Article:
History of the 1955-1959 Bentley S
When Rolls-Royce introduced the Silver Cloud and Bentley S1 in 1955, the company had already proven that it could be significantly more profitable by offering complete cars instead of depending on custom coachbuilders. Literally thousands of Bentley Mk VI and Rolls-Royce Silver Dawn models had been sold in the previous eight years, instead of just hundreds of coachbuilt examples.
The Bentley S1 and S2 and Silver Cloud 1 were a classic example of badge engineering in that they were fundamentally the same except for grilles, hood shape, mascots, instruments and wheel covers. The body was a modified razor edge design that was beautifully proportioned and a huge hit. Bentley sold 3,107 S1 models between 1955 and 1959, using the 4,887 cc six-cylinder engine that dated back to the original Silver Ghost.
GM’s 4-speed Hydra-Matic transmission was standard from 1956, when power steering and air-conditioning were offered. The cars had adjustable shock absorbers operated by a lever on the steering column, and the brakes got a second master cylinder in 1956. Chassis and suspension were operated by a total-loss Bijur system, with an oil tank on the firewall.
From 1957, 35 long-wheelbase limousines were built and the custom coachwork, high-performance S-Type Continental continued to a big hit, with 431 sold. Park Ward built a striking two-door sedan and others were bodied by James Young and Hooper, while the four-door Mulliner Flying Spur is also quite desirable. The Bentley S1 outsold the Rolls-Royce 2-1.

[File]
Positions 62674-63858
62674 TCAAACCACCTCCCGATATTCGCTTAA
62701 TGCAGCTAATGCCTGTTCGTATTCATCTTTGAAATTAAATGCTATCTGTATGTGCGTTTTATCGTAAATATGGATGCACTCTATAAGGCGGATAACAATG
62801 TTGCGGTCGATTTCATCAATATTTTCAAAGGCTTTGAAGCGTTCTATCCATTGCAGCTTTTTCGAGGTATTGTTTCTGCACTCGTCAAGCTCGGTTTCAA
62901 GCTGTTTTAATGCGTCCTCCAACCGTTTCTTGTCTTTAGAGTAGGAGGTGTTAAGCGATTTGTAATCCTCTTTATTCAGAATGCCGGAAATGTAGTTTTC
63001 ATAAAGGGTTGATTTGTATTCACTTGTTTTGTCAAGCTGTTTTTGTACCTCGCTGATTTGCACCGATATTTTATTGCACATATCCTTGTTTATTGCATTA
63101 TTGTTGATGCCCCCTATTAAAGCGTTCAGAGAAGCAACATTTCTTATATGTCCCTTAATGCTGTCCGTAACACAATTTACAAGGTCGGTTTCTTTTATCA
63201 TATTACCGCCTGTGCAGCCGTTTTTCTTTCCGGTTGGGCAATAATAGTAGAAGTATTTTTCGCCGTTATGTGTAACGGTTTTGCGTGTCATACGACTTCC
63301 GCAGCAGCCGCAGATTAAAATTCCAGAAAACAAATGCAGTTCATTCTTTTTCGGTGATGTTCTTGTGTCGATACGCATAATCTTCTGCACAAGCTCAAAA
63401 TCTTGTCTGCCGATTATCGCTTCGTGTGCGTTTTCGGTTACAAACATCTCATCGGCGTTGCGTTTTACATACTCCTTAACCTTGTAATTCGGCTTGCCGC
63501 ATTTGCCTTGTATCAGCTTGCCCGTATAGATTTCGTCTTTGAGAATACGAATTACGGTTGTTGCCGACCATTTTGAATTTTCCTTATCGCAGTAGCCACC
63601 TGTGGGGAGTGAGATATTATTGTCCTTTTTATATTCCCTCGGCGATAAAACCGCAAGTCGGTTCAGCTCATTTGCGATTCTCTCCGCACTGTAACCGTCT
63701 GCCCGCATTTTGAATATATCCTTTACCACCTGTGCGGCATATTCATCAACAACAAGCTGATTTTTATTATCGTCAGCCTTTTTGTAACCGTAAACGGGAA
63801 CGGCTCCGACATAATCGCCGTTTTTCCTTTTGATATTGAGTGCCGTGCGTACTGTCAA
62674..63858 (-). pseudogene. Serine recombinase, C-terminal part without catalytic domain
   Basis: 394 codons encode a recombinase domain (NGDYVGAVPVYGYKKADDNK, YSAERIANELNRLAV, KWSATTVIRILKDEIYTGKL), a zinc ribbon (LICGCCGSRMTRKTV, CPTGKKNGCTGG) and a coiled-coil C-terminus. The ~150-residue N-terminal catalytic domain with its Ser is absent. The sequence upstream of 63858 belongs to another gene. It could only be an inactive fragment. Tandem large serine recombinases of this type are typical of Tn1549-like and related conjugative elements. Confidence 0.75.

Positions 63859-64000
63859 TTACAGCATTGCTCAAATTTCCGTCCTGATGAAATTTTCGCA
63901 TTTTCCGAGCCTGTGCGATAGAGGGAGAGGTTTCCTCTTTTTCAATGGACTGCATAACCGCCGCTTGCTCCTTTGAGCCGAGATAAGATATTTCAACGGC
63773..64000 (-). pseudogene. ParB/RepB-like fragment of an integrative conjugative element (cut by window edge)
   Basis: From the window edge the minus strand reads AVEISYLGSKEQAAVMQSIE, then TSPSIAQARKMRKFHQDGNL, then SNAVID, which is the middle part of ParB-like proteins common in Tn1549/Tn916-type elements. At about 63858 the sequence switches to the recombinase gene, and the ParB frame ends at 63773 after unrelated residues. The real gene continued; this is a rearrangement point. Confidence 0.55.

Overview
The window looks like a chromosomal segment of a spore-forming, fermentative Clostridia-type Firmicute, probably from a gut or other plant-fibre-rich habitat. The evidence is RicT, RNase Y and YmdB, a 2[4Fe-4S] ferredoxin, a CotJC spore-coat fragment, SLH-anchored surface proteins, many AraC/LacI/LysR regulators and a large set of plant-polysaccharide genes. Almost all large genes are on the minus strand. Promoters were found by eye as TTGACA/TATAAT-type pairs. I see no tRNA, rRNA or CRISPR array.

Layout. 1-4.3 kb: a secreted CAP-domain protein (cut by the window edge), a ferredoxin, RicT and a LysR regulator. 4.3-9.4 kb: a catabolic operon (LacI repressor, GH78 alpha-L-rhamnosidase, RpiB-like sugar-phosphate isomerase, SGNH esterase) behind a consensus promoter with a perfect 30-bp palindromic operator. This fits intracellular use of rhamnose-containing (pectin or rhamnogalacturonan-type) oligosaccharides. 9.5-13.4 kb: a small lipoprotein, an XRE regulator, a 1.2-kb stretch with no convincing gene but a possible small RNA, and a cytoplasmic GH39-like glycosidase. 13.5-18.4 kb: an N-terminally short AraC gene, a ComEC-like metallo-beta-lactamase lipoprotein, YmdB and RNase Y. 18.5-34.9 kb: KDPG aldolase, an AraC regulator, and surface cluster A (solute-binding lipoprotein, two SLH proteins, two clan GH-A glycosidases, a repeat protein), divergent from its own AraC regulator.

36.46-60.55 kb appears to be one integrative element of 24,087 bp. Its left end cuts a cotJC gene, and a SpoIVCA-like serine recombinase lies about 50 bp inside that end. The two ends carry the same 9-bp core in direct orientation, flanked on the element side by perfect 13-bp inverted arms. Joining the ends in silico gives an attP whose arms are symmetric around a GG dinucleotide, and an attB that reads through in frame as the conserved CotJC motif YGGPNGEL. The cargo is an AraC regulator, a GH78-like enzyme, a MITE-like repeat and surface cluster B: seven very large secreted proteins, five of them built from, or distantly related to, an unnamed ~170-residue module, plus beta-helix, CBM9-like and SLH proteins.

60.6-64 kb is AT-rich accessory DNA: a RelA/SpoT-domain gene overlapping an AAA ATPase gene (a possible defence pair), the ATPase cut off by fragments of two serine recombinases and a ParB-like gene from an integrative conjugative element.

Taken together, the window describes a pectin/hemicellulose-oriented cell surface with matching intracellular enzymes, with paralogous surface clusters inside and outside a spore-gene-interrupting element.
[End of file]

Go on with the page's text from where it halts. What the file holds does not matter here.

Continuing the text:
A new aluminum V-8 engine of 6,230 cc was introduced for the S2 Bentley and Silver Cloud II in 1959. It developed 200 horsepower, which was about 30% more than the old six-cylinder engine, but fuel consumption dropped from 16 mpg to 10 mpg. Chassis lubrication was modernized, with 21 grease gun fittings, and automatic transmission and power windows were standard. The Rolls-Royce Silver Cloud II outsold the Bentley S2 series but Bentley still sold 1,922 cars, including 57 long-wheelbase limousines, before the introduction of the four-headliner S3 and Silver Cloud III in 1962.
As always, buy only the best cars with complete records and a solid ownership trail. Insist on a pre-purchase inspection by a Rolls-Royce/Bentley mechanic, and be aware that any repairs will be costly. Avoid right-hand drive cars unless their provenance is impeccable and they were imported early to the U.S. Check carefully for rust as well and buy nothing that’s been in wedding service (in which case it’s probably been painted bright white). In the right hands, these cars will go a half-million miles, but deferred maintenance can make for endless problems.